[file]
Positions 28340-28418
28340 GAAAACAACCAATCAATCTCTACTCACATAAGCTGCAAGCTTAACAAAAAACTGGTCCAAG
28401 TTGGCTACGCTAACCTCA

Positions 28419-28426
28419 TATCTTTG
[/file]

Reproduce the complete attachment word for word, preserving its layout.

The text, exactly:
Positions 28340-28418
28340 GAAAACAACCAATCAATCTCTACTCACATAAGCTGCAAGCTTAACAAAAAACTGGTCCAAG
28401 TTGGCTACGCTAACCTCA

Positions 28419-28426
28419 TATCTTTG